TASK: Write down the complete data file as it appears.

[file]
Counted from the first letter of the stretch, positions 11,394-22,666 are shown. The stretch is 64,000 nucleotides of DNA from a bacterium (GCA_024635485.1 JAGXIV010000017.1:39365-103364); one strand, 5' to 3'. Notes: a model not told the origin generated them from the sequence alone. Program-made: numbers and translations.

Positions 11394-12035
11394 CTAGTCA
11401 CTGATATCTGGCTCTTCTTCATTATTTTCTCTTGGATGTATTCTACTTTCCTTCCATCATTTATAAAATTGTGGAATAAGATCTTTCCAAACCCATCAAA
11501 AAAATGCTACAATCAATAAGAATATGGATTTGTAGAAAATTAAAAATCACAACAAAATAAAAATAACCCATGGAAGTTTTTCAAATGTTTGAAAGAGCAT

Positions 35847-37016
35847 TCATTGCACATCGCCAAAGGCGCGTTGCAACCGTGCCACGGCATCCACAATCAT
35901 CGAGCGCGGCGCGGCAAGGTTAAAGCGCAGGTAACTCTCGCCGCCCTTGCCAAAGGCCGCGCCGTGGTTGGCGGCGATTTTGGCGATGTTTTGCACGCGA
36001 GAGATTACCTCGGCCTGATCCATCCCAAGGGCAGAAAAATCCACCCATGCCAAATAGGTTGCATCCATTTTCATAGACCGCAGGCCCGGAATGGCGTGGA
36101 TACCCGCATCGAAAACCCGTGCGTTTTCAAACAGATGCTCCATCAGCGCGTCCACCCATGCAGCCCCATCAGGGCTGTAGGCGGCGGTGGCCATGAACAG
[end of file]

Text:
Counted from the first letter of the stretch, positions 11,394-22,666 are shown. The stretch is 64,000 nucleotides of DNA from a bacterium (GCA_024635485.1 JAGXIV010000017.1:39365-103364); one strand, 5' to 3'. Notes: a model not told the origin generated them from the sequence alone. Program-made: numbers and translations.

Positions 11394-12035
11394 CTAGTCA
11401 CTGATATCTGGCTCTTCTTCATTATTTTCTCTTGGATGTATTCTACTTTCCTTCCATCATTTATAAAATTGTGGAATAAGATCTTTCCAAACCCATCAAA
11501 AAAATGCTACAATCAATAAGAATATGGATTTGTAGAAAATTAAAAATCACAACAAAATAAAAATAACCCATGGAAGTTTTTCAAATGTTTGAAAGAGCAT

Positions 35847-37016
35847 TCATTGCACATCGCCAAAGGCGCGTTGCAACCGTGCCACGGCATCCACAATCAT
35901 CGAGCGCGGCGCGGCAAGGTTAAAGCGCAGGTAACTCTCGCCGCCCTTGCCAAAGGCCGCGCCGTGGTTGGCGGCGATTTTGGCGATGTTTTGCACGCGA
36001 GAGATTACCTCGGCCTGATCCATCCCAAGGGCAGAAAAATCCACCCATGCCAAATAGGTTGCATCCATTTTCATAGACCGCAGGCCCGGAATGGCGTGGA
36101 TACCCGCATCGAAAACCCGTGCGTTTTCAAACAGATGCTCCATCAGCGCGTCCACCCATGCAGCCCCATCAGGGCTGTAGGCGGCGGTGGCCATGAACAG